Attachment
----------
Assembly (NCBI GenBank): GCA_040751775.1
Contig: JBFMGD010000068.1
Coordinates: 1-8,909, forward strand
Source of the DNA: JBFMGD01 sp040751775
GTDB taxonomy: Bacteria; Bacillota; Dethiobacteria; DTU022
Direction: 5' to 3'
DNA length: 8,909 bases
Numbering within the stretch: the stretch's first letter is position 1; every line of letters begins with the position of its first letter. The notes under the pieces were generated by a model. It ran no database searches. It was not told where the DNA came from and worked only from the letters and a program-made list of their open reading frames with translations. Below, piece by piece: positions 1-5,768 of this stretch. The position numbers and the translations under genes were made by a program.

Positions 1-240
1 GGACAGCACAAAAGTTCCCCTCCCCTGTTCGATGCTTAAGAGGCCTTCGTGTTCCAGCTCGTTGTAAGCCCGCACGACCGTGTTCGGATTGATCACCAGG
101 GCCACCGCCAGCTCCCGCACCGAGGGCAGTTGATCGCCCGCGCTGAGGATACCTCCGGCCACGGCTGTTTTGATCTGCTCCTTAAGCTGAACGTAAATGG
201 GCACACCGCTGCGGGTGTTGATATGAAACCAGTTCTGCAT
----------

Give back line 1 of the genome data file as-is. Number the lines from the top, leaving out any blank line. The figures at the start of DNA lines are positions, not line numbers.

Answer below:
Assembly (NCBI GenBank): GCA_040751775.1